Along the Rolla-Lebanon Subdivision Today

Discussion in 'Rolla-Lebanon Subdivision' started by WindsorSpring, Oct 16, 2018.

  1. meteor910

    meteor910 2009 Engineer of the Year Staff Member Supporter

    Charlie -
    No, that is the MoPac depot in Kirkwood, also on Kirkwood Road, north side of the tracks, north of the Frisco by about a mile. In addition to the UP coming through, Amtrak has stopped there for years.

    The old Kirkwood Frisco depot I was asking about was also on Kirkwood Road, west side, north of the tracks. It was torn down long ago, and a small depot from down the line was relocated at the same point, but on the south side of the tracks. It also was removed some time ago. A Hill Behan lumber store was built on the old site, north of the tracks, and existed until a few years back. I had a diagram of the old Frisco Kirkwood depot somewhere, but have never seen a pic of it. WindsorSpring and I were working with the Kirkwood Historical Society a few years ago to seek a photo, but no luck so far.


    ps - In his wonderful book Frisco Power, Joe Collias included a pic of the small depot relocated to the south side of the tracks at Kirkwood Road, on page 281. Per Joe's caption, it served mainly as a commuter stop back in the days when the Frisco ran morning and evening commuter trains from downtown StL out to Pacific.
    Last edited: Mar 27, 2020
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  2. WindsorSpring

    WindsorSpring Member

    Cottonseed trains pass by with westbound loads and eastbound empties. The cars are box-shaped, open-top cars that appear to have an end that swings open for emptying on an incline or car lift. I have wanted to get a photo to share for awhile and the opportunity came today during breakfast. The first shot shows one of the red cars with MWCX marks following one of the gray ones with HKRX markings. Loaded trains typically have two locomotives on the point and two pushing. Today's helper set included a treat: ex-ATSF warbonnet 646! Warbonnets have become rare these days so even seeing a faded one is welcome. Finally, the going-away shot shows BNSF 7567 basking in the kind of light I wish I had for the other shots. (I see the camera is still on daylight time.)
    1117 0753 wb Cottonseed Train (3) s.JPG 1117 0753 wb Cottonseed Train 7567 and ATSF 646 (6) s.JPG 1117 0753 wb Cottonseed Train 7567 and ATSF 646 (7) cs.JPG
    Last edited: Nov 17, 2020
  3. tferk

    tferk Member Supporter

    These should be the trains loaded in Hayti, MO. I had no idea they ran via the Cuba Sub, I assumed they ran south and came up the Thayer Sub. I see these trains here in Flagstaff. Destined to Modesto and Fresno, CA
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  4. WindsorSpring

    WindsorSpring Member

    It is an interesting move when it goes through Lindenwood. The train runs into Lindenwood and then the crew (or another crew) gets on what had been the pushers making these the lead locomotives. In this case 7567 assisted by 646 pulled the train from Hayti but became helpers heading west.
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  5. tferk

    tferk Member Supporter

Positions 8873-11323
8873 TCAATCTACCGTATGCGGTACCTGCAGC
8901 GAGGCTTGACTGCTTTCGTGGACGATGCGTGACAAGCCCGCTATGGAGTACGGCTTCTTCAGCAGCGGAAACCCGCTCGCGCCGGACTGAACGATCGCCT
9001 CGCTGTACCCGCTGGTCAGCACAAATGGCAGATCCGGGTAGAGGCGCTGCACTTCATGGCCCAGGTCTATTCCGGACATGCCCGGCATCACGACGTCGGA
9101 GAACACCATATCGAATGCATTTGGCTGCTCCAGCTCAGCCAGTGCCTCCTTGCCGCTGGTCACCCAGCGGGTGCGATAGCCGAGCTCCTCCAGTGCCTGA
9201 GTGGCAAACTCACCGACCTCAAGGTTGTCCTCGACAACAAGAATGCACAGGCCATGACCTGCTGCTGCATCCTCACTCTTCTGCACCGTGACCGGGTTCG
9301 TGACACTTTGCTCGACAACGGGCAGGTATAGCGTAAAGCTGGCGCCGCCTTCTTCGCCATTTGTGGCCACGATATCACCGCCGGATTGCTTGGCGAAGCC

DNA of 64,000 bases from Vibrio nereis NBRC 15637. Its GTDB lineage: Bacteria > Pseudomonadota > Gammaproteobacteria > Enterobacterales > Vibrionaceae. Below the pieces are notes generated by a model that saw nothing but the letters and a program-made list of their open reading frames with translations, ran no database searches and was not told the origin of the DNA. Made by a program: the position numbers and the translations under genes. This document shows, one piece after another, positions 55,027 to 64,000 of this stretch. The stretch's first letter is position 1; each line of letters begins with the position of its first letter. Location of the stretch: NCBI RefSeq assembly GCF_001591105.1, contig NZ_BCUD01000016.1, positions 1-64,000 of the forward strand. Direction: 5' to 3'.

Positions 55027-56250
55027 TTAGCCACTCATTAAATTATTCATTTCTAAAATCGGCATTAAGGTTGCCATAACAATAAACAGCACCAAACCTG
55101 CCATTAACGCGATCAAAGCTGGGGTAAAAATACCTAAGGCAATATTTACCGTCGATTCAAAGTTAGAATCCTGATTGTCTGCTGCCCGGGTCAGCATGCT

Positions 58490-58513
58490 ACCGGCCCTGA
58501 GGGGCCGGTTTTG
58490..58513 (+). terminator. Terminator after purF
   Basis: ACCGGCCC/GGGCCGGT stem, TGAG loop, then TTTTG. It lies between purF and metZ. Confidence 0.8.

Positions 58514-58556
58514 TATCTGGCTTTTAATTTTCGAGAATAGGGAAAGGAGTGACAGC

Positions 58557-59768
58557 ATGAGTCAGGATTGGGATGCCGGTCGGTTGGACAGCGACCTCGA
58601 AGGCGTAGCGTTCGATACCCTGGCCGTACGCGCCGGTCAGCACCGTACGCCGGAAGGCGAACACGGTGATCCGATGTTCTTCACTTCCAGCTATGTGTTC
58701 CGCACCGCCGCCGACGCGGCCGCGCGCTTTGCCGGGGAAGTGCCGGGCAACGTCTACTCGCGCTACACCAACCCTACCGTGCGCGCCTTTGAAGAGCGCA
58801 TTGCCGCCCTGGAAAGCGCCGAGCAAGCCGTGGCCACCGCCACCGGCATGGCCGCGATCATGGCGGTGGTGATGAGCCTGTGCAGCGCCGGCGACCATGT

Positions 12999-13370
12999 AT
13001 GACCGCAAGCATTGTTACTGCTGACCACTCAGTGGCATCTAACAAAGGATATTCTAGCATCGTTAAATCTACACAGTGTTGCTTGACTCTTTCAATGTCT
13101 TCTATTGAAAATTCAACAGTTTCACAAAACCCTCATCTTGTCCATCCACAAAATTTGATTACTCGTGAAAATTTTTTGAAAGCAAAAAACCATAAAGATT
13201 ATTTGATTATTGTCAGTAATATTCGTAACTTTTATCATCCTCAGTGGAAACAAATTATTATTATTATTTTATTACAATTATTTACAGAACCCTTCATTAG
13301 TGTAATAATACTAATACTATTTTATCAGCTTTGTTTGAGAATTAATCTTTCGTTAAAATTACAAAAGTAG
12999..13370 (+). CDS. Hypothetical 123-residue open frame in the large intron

Thought I would share photos of the same train (posted above by Windsor Spring) as it passed westbound through Flagstaff, Arizona, last Friday 11/20/2020 at 12:29pm Mountain Standard Time. The train is on BNSF's Seligman Subdivision, a portion of the Southern Transcon. Heavy unit trains that will be going north out of Barstow, CA, over Tehachapi get mid-train DPUs added at Gallup, NM. The configuration through Flagstaff was: 4677-969-7257 / 8095-8194-8160 / 646 -7547. The closest mountain is a lava dome named Mount Elden. The collection of peaks in the left background are the San Francisco Peaks, tallest peak is 15,600 ft. The train had been climbing steadily since leaving the crew-change point of Winslow, AZ, and will crest the Arizona Divide (7355 ft elevation) in about 10 miles. The Arizona Divide is listed as the highest point on the "active" BNSF system (Raton Pass and Glorieta Pass in New Mexico are both higher.)

    Attached Files:

  6. WindsorSpring

    WindsorSpring Member

    Great pictures. It is nice to see 646 still pushing, but it is also interesting to see 969 with its "Great-Northern-like" "H1" paint scheme in the train. I wonder if 969 was the lead of 2 when the train went through Kirkwood. If so, I am sorry I missed it. It is sad to think a bowl of Cheerios held more of my interest than the approaching train.
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  7. yardmaster

    yardmaster Administrator Staff Member Administrator Supporter

    Interesting photo chronology and operational details that captured this old River Division enthusiast’s eye. Thanks very much, George and Ted.

    Cheerios are a tough act to top, George. I won’t judge.
  8. klrwhizkid

    klrwhizkid Administrator Staff Member Administrator Supporter

    There are approximately 2172 Cheerios in a standard size box.
  9. WindsorSpring

    WindsorSpring Member

    Caboose TEXX 100 of BNSF logistics was on the end of a west bound freight this morning at 07:15 through Kirkwood. A call from an on-line friend asked for a photo, so I stumbled through the house to get this one. It is interesting to share here, too. Does this one have a Frisco pedigree to put this post a little more on topic?

    Attached Files:

  10. Coonskin

    Coonskin Member

    LOL! :LOL: